• Immunoassay-Based Microsensing

      Hoying, James; Jabbour, Maurice Elie; Deymier, Pierre; Guzman, Roberto; Barnaby, Hugh; Cuello, Joel (The University of Arizona., 2005)
      Immunoassay systems are recognized as superior modalities for detecting biological substances. Immunoassay sensing offers the advantages of selectivity and sensitivity. Development of a portable micro-immunoassay system is quite desirable for fieldwork applications. The basis of such portable sensing approach would combine molecular printing techniques with solid-state devices. In this work, I report on advances in attaching and patterning antibodies on Si02 substrates with the aim of retaining their biological functionality. The integration of functional antibodies with conventional photodetectors through direct printing onto the oxide layer of the detector will result in a device with on-chip readout. To that effect, monoclonal IgG antibody was printed onto chemically modified and thermally oxidized silicon substrates. Using a generic immunoassay, I was able to validate the activity of the antibody adsorbed on epoxyterminated silane surface coatings. An assay based on Mouse anti-biotin - Biotin conjugated to horseradish peroxidase interaction was used to show the activity of printed antibody, specifically the molecular orientation of the antibody, on the silane-coated surface. In addition, avalanche photodiodes were used as solid-state detector for light detection. Avalanche photodiodes were able to detect the chemiluminescence, an indication of the sensitivity of the sensor for the immunoassay. Furthermore, there were clear differences between 'control' measurements obtained using a saline buffer solution compared to actual measurements obtained from antibody attachment to the surface of the sensor. This difference in signals is an indication that protein-protein interaction 10 occurred. To that effect, on-chip readout, namely in situ measurement of light detection without the aid of additional detector, was shown. In summary, I present, as a proof of concept, one example of immunoassay-based microsensing through the integration of antibody with avalanche photodiodes. This may have potential application in designing commercial, low cost, and portable biosensors.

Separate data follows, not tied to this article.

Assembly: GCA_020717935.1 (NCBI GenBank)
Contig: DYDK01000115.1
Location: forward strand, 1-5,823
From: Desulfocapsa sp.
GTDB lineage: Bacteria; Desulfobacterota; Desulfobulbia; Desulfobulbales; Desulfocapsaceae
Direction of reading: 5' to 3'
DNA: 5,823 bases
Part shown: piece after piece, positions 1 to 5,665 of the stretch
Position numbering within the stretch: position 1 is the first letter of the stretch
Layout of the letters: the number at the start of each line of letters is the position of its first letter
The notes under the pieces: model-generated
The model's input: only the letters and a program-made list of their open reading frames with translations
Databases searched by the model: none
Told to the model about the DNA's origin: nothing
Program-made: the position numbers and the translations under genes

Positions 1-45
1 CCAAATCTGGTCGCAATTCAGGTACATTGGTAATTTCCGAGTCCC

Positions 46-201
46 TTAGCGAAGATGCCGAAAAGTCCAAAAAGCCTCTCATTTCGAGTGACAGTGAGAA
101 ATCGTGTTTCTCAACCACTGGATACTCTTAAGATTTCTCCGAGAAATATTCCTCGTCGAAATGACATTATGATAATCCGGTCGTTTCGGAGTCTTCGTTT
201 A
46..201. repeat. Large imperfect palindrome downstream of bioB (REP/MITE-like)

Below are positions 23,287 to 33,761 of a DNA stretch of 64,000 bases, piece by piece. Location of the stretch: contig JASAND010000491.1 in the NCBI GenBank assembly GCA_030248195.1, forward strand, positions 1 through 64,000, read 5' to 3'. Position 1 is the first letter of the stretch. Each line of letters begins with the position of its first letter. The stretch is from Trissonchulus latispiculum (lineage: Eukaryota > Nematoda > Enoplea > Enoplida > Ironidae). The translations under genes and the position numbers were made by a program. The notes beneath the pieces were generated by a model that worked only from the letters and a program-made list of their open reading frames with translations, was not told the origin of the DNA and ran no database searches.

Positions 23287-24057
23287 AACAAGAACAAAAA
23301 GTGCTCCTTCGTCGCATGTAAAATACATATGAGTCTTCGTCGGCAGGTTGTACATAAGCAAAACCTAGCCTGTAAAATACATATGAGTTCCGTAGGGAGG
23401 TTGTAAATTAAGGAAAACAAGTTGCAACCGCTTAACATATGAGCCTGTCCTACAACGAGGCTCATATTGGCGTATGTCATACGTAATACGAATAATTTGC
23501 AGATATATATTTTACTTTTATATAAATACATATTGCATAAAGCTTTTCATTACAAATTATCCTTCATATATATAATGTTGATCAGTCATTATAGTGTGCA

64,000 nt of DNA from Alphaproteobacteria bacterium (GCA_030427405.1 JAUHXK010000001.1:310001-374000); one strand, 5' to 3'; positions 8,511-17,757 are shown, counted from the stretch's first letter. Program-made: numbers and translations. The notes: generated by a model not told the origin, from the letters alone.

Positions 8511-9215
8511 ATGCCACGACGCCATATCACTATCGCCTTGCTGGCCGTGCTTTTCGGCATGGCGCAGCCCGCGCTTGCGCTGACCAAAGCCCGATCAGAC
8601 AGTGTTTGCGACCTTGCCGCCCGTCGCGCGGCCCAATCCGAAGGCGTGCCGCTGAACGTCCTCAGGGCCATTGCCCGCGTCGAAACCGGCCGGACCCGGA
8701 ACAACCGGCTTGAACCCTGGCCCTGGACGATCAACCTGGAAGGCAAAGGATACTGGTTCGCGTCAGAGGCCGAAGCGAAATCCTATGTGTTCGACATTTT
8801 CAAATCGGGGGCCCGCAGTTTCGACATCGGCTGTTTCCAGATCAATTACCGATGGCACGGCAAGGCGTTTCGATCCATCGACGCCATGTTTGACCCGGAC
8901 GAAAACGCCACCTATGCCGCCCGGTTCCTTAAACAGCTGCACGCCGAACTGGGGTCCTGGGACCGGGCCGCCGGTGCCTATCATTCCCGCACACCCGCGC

• Maximal Oxygen Consumption Rates in One-Leg and Two-Leg Exercise: A Theoretical Model

      Secomb, Timothy; Patel, Deepa Praful; Cohen, Zoe; Granzier, Henk; Konhilas, John (The University of Arizona., 2011)
      The goal of this project was to create a theoretical model to predict maximal oxygen consumption rates in one-leg and two-leg exercise. A MATLAB code was developed to simulate both capillary-level oxygen transport (in the legs) and systemic oxygen transport. Predicted values for oxygen consumption closely matched experimental data. The model was used to explain the trend of a lower maximal oxygen consumption rate in two-leg exercise compared to one-leg exercise. As activity increases from rest to one-leg exercise to two-leg exercise, the oxygen demand of the active components, the cardiac output, and the blood flow rate also increase. However, the fraction of cardiac output to the active leg(s) decreases when the second leg is activated. At the capillary level, the oxygen extraction is increased at the arteriolar end of each capillary, resulting in regions of hypoxic tissue towards the venous end. Venous oxygen saturation is decreased, leading to lower venous P02 returning to the lungs. The increased cardiac output decreases the time that the deoxygenated blood has in contact with the alveoli. As a result, arterial P 02 for blood exiting the lungs is lower. This decreases the pressure gradient between the tissue and the capillary and limits diffusive transport. In summary, the reduction of oxygen consumption rate per unit muscle mass in two-leg exercise relative to one-leg exercise is accounted for quantitatively by the model and shown to result from the combined effects of reduced flow and reduced oxygen saturation of blood to each leg in two-leg exercise.
    • Modifying Aqueous Humor Dynamics for the Treatment of Glaucoma

      Snyder, Robert; Khatri, Chandra Michelle; Stamer, Dan; Matsunaga, Terry; Pagel, Marty (The University of Arizona., 2011)